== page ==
was more of otn among tho rocks and
boulders. Jack nn' mo mndo n dash
to whore our horses was staked out,
OKpoctln every minute to bo flrod on
"When yu wero off on a gallop to
Wllklti'a ranch wo hoard tho critters'
ponies coniiti' full pelt behind uk.
"Our horses wore fresh, but tho In
dian ponies wero very owlft jind nl
'An arrow or two whistled over our
bonds, but thoy necmed to be wnitln'
till (hoy got closer beforo they all
I looked at Jack-. His llpi wore
Hosed tight, but there wuk n gleam In
hm oy?B that mado did think lio was
Mirtcr onjnyin it.
' Suddenly oh, It was a bad moment
my horse htumblcd lu a nolo nnd
fell, snapping a foroleg. I raised my
rltlo and would have blown the leader
f tho Indians to kingdom enino If
Jack hadn't slipped the luIcMle rein
of his horse Into my hand an' said:
'Don't lose no tlmo. I'll tako keer
0 those varmints.'
I hatod tcr do It, but I didn't want
to wasto no words, so jumped on his
Jiorso and tore off.
"I tried not to think of Jack, but a
big lump camo in my throat as I im
tglned him lyiit' on tho yaller sand
ivhltojfaced and still.
"'Around tho bent in the road I saw
' I roused the bouse in less'n it takes
o tell It. and all tho mon wero soon
on the way to Jack's rescue, mo lead
in, toil In' the tato between sobs, for
1 was all give out.
"On wo went. I was afeard to go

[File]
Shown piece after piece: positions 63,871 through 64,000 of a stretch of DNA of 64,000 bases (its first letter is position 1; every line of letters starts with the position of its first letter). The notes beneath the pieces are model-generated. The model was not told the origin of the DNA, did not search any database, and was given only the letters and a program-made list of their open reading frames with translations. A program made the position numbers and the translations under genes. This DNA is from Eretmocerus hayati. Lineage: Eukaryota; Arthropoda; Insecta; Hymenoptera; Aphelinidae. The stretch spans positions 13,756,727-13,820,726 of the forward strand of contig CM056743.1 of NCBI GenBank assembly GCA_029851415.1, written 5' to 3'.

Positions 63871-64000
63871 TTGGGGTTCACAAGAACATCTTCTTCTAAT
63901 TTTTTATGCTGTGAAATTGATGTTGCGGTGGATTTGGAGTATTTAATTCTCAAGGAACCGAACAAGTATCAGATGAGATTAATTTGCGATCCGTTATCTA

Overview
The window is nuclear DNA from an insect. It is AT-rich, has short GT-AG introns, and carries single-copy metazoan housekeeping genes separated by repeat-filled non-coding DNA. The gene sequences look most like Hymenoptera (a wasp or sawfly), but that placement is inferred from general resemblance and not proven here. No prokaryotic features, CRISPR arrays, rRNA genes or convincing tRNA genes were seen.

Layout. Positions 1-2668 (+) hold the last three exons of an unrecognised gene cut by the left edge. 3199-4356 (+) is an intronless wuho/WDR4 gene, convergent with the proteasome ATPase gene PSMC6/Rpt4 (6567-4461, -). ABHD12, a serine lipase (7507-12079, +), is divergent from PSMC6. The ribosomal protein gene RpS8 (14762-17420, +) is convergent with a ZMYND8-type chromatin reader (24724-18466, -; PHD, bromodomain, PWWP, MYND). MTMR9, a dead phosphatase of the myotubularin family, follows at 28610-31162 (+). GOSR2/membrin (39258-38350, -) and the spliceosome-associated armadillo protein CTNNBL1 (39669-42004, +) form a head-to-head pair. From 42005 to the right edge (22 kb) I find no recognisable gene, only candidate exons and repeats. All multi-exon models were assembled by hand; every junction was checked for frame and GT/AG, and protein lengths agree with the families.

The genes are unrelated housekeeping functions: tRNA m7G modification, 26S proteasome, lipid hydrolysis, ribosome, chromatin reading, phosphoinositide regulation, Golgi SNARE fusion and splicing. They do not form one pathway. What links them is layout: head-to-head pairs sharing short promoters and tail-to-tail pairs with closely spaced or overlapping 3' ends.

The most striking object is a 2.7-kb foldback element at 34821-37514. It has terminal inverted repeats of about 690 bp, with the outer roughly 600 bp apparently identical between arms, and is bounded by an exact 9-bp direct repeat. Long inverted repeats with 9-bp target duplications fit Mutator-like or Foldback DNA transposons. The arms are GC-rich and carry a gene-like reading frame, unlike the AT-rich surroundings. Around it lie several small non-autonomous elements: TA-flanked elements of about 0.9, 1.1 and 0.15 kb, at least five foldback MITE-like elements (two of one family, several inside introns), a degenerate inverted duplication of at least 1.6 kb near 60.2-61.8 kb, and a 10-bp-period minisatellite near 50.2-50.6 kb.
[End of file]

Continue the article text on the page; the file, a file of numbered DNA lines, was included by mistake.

round the bend, afeard to sec I
didn't ktfow what.
"Aa wo turned I taw him. Tho
young villyun was standi by a tree
aa calm as yer' please, with his arm
lound up in a hnndkerch'ef.
" 'Whero's tho Injuns?' says I.
' 'Gono,' sayB he. 'When they seen
how near thoy was to the ranch the
heggara scooted. But they winged me
'foro they wont.' '
"Ah," said tue old miner, smiling at
tho recollection as. he filled his pipe
again, "that was tho hottest Fourth of
July I erer had."
A flap swung high on n rnmpart bold,
And tho soldiers paw It blow;
And the sun wont down, nnd tho stars
And over tho field died tho battle shout.
While the sentries paced to nnd fro,
A belt tolled loud In tht midday air.
And a flag fluttered over the trees.
And the people gnzod with proud demean
On tho flag that flaunted the starry thir
teen, High In tho midsummer breeze.
Tho stars havo grown since that far-off
And tho stripes are true nnd bright,
And over tho country they sweep afar
Gallant each sttlpe and gallant each
Shining by day and by night.
A slngta bell tolled In the long ago
To rally tho brave llttlo band,
Where chimes now peel In tho stiffening
And shouts ring Joyously over tho seas,
And flags wnvo over the land.
If tho shades of tho great departed
over rovlslt tho scenes of their enrth
ly struggles, then tho bleak heights of
Valley Forgo must havo witnessed a
Joyful gathering of illustrious ghosts
lately, for at last it seems assured
that tho historic camp ground, to tho
extent of 1,000 acres, Is to bo pre
served forever as a national park.
It is Intended to rostoro tho sacred
spot to tho condition it was In at tins
tlmo of tho heroic solf-sacrlflco of tho
revolutionary army. Tho entronch
monts aro to bo cleared of tho century
and a quarter accumulation of rubbish
that almost obliterates their lines.
Whon tho commlttco In" chafgo of
arrangements has thus secured tho
historic ground for tho people, each
stato whoso sons suffered and died at
Valley Forgo for tho independence of